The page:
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Seattle Children's Hospital Developing PET-CT Imaging Protocols to Lower Radiation Exposure for Children

June 02, 2008

 Seattle Children’s Hospital has deployed a 64-slice GE Discovery VCT PET/CT, one of the most advanced medical imaging systems available today, to diagnose cancerous cells in early stages of development.

Seattle Children’s Hospital has deployed a 64-slice GE Discovery VCT PET/CT, one of the most advanced medical imaging systems available today, to diagnose cancerous cells in early stages of development. Children’s is the first pediatric facility to use this advanced 64-slice system and is developing pediatric-specific protocols to provide optimal diagnostic information.

The combination of this new technology and tailored pediatric imaging protocols, allows Children’s radiologists to best meet the needs of its pediatric patients by more accurately diagnosing conditions and pinpointing treatment areas, while protecting children from excessive diagnostic radiation exposure.

Combining Positron Emission Tomography (PET) with Computed Tomography (CT), the Discovery VCT PET/CT scanner takes 64 pictures of the tumor site that are combined into a comprehensive 3-D image allowing radiologists to determine the presence of disease, pinpoint specific biopsy sites and accurately monitor the effects of treatment.

“Because we are the first pediatric facility to use this technology, we’ve made it a priority to develop imaging protocols tailored to each patient’s age, weight and imaging needs to minimize radiation exposure,” said Dr. Marguerite Parisi, division head of PET CT Scan at Children’s. “We’ve been continually lowering doses on all of our imaging modalities for the past 28 years and it’s a dedication that all the radiology staff here share in order to protect children.”

The Discovery VCT PET/CT is most commonly used in oncology to diagnose lymphoma, neuroblastoma, brain tumors, sarcomas and thyroid cancer. Additionally, it can also assist in the diagnosis of myocardial viability, ischemia, coronary artery disease and in localizing epilepsy and seizure origin.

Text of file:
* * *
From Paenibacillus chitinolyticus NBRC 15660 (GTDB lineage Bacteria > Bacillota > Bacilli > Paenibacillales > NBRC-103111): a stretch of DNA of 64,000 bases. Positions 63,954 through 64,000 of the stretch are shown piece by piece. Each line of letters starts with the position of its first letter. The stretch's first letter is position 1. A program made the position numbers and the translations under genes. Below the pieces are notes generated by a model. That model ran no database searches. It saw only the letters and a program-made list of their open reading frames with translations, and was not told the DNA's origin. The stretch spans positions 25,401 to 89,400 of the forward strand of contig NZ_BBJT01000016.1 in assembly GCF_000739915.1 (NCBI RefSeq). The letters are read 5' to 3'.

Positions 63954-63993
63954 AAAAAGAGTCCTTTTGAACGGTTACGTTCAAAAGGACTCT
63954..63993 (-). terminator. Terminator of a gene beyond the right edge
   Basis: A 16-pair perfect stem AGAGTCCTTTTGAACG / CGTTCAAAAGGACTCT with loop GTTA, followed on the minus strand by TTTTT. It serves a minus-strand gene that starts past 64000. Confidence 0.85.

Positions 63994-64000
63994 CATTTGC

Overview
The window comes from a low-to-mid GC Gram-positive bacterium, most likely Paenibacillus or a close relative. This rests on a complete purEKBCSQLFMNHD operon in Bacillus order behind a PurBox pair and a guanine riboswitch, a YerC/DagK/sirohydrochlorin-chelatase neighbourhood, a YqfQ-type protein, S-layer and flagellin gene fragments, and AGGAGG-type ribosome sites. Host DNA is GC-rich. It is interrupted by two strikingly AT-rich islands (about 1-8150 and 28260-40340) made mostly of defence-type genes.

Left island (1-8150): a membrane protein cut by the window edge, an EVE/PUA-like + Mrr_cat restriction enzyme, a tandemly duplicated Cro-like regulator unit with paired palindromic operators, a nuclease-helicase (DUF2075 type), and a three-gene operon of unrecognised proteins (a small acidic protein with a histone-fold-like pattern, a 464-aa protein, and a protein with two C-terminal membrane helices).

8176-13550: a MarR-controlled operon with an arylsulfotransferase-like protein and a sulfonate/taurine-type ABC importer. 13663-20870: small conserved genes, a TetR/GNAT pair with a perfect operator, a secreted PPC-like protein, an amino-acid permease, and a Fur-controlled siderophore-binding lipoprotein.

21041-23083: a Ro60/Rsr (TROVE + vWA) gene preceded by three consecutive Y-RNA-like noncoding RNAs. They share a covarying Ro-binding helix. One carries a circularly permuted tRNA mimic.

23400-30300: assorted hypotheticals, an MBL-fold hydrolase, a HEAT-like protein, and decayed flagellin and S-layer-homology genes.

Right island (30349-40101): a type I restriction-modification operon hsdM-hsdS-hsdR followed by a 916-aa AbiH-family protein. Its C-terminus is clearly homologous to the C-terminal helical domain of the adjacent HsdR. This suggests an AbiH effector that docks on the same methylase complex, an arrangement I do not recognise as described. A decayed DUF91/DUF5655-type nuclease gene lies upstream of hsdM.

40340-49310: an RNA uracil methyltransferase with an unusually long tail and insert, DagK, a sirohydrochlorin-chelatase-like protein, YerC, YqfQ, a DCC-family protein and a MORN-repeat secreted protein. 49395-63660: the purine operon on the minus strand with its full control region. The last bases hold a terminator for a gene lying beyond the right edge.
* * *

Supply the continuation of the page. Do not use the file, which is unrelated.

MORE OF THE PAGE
Diagnostic imaging with a PET/CT scanner requires a small amount of radiation. Studies have shown that these small amounts of radiation can slightly increase the risk of adverse health effects. At Seattle Children’s Hospital, PET/CT scans are designed to minimize diagnostic radiation while ensuring image quality. The scans are only performed when the benefit far outweighs the risk of adverse effects.

“Pediatric imaging is an art as much as a science that’s shared by only a handful of institutions,” said Victor Ghioni, pediatric CT technologist with over 30 years of pediatric imaging experience. “Typically, most children must undergo anesthesia and endure two scans - a PET and a CT scan. By combining these two scans, children are put under anesthesia for a shorter amount of time and exposed to less radiation, which is always a concern for parents and physicians.”

The PET scan is a metabolic imaging technology that detects changes in cell energy to establish whether tumors are active or inactive. The PET scan also determines if tumors have spread locally, or to outlying locations away from the primary tumor. The CT scan is then used to precisely identify the location of these cells within the child’s body.

About Seattle Children's Hospital

Consistently ranked as one of the best children’s hospitals in the country by U.S. News & World Report, Children’s serves as the pediatric and adolescent academic medical referral center for the largest landmass of any children’s hospital in the country (Washington, Alaska, Montana and Idaho). For more than 100 years, Children’s has been delivering superior patient care and advancing new treatments through pediatric research. Children’s serves as the primary teaching, clinical and research site for the Department of Pediatrics at the University of Washington School of Medicine. The hospital works in partnership with Seattle Children’s Research Institute and Seattle Children’s Hospital Foundation. For more information, visit http://www.seattlechildrens.org.

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